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Chief Carmen Best

Chief Carmen Best (Ret.), the first African American woman to hold the top policing job in Seattle, Washington, served the city’s police department for 28 years.

She resigned from the force in 2020, when the city council’s decisions did not align with her own values. But Chief Best told attendees of the 2021 ICMA Annual Conference on Sunday in her presentation sponsored by Mission Square, “I’ll always be a police officer, someone who wants to give back to their community.”

Chief Best certainly gave back to her community in her almost 30 years in policing, with the most challenging times coming at the end of her career. In her keynote address, she shared her experience leading the force through these challenging times, the importance of having the right people by your side during a crisis, and the critical need for communication—among your staff and with the community.

Relationships Are Everything

Chief Best began her presentation by asking the audience to consider why they chose a career in public service. “Why are you here? At your core, what is it that made you sign up for this profession and show up every day? After the challenges of the past two years, why are we so committed to this work?”

She admitted that she has asked this same question of many people before, and most respond about their dedication to a life of service within the community. “You don’t hear anyone saying they're in it to make a lot of money, or they really love the work/life balance.” She told attendees to bear this in mind when we think of the other people serving alongside us—our coworkers. They’re here for the same reasons we are. Giving a shout-out to her former boss in the crowd, she praised her many coworkers over the years and told the audience, “No one is successful on their own.”

“The soul of your organization comes from the meaning and the value that your employees bring to it.” After quoting the famous line from Peter Drucker, “Culture eats strategy for breakfast,” Chief Best continued, “The ‘who’ part of your organization is always going to set your course. It’s critical to have the right people in place.”

She emphasized the need for building strong relationships with colleagues. “Relationships are everything.” Sharing a story from her early days on the force, she recalled how she quickly came to realize the importance of her relationships with coworkers—she had to trust them with her life.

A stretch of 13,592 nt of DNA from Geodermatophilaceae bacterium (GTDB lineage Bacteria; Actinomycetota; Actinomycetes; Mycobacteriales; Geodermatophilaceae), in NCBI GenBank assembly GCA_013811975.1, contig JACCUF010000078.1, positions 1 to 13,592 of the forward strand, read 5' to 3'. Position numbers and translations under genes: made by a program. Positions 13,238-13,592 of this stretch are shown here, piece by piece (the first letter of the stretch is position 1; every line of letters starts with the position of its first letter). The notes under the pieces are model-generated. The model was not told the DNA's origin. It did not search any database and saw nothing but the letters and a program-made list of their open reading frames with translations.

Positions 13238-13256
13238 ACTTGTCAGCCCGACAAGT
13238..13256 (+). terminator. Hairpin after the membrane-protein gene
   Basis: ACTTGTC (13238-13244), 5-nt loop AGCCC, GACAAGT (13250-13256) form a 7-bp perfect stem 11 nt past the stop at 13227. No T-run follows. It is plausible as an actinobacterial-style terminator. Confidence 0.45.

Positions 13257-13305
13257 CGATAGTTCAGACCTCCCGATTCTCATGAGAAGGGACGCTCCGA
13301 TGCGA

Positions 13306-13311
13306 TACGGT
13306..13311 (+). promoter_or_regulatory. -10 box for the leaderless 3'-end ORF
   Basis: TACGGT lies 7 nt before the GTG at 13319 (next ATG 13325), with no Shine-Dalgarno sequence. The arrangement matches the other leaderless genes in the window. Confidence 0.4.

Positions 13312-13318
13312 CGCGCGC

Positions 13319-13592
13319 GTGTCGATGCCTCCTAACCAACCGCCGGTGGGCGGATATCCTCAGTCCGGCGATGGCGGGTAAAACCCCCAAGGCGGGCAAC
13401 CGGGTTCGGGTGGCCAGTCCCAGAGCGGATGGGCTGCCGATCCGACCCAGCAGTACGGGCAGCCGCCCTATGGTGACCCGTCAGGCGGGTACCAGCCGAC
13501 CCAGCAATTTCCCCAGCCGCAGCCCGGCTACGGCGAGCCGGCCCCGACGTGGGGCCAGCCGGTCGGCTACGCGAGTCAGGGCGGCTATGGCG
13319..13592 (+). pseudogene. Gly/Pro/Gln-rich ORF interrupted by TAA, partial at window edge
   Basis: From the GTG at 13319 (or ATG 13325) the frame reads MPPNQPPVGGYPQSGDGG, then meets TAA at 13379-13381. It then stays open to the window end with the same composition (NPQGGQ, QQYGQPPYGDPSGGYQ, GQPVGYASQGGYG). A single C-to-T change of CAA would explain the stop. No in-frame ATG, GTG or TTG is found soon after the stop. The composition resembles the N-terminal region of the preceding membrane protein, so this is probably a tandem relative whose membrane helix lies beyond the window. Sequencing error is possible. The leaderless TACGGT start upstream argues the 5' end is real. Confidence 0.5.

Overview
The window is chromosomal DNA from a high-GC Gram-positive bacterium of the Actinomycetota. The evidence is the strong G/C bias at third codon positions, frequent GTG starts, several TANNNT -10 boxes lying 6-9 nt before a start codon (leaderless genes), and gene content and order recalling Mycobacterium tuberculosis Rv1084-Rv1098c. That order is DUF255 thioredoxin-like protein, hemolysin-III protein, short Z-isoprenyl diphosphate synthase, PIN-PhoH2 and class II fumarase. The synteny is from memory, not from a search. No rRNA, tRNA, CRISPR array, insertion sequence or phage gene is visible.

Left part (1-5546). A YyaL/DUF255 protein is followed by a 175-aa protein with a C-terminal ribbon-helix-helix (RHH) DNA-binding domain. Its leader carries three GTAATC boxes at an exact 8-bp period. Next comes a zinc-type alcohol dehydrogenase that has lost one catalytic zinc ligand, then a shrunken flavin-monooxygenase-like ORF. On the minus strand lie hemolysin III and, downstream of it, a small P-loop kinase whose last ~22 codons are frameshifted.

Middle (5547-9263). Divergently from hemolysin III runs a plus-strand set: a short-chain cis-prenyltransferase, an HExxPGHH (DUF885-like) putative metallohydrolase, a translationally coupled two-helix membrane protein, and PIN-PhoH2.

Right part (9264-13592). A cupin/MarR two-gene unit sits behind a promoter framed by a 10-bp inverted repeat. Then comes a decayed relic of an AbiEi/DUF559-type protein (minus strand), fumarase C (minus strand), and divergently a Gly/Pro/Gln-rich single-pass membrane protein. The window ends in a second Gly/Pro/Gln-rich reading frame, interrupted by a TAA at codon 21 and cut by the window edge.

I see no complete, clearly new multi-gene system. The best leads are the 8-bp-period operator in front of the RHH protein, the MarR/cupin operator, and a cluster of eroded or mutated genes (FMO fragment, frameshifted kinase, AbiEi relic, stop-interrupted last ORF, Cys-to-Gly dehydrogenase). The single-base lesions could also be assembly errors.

Relationships with the community are just as important. “We put in time, we went to those community meetings, listened to concerns and complaints, got to know the people. We went to meetings where you check the exits before you take the stage because you don’t know how the meeting’s going to go.” She explained that the importance of kindling those relationships with the community. “You have to take the time to make the deposit on the relationship before you cash that check. Sometimes something tragic will put a dent in it, but then it's a little easier to rebuild.”

Building an Effective Team

Chief Best discussed how from day one in her role as chief she made it a priority to diversify the leadership team, along with bringing both sworn and civilian employees into the room that had a variety of ideas and experiences. “When you’re building a team, it’s not as easy as matching up a skill set with a position. You have to take your time and put the right people in the right places.”

With a basketball analogy, she said, “The team with the best talent doesn’t always win the game. There’s more to it than that.” She compared this with building your team within your local government organization.  

She contended that challenging times reveal what percentage of your organization is filled with leaders. “How many people are stepping up to help move the organization forward?” Despite what the organizational chart might look like, everyone in an organization can lead. To reinforce this notion during meetings, she would turn questions back to employees, and ask, “What do you think? How would you go about deciding this?” This would ignite a dialogue that often ensured that everyone’s voice was heard.

When the Going Gets Tough

After the murder of George Floyd in June 2020, Seattle braced itself for what came next. “I knew we were going to have protests,” said Best. She described how the protests went on for weeks and were grueling for the department and for her personally. “When you’re trying to lead through a crisis, you’re trying to make decisions quickly—weighing your options on the fly—in really difficult situations.”

“We have to do what is right. We can’t just listen to the loudest voices. Politics is often mixed up with our personal beliefs. And as leaders, we need to be able to admit that and still lead by doing what is right. Sometimes that will leave you standing alone. Criticism will come, but you can’t fear that. You have to be flexible, and you have to keep adapting. I never felt bad about any decision that was made.”

Chief Best showed a brief video from the Seattle Police Department, and one officer’s quote stood out: “I think we need to reinvent what policing looks like and what we want policing to be tomorrow.”

She continued, “We do have a responsibility to think about how we approach things. Get everyone at the table as part of the discussion. We want to find ways to engage so that everyone has a voice in local government and in the rules and regulations being made. We have an opportunity here—to move forward together, to bring people together to strengthen public safety, and ensure everyone knows they have a place."


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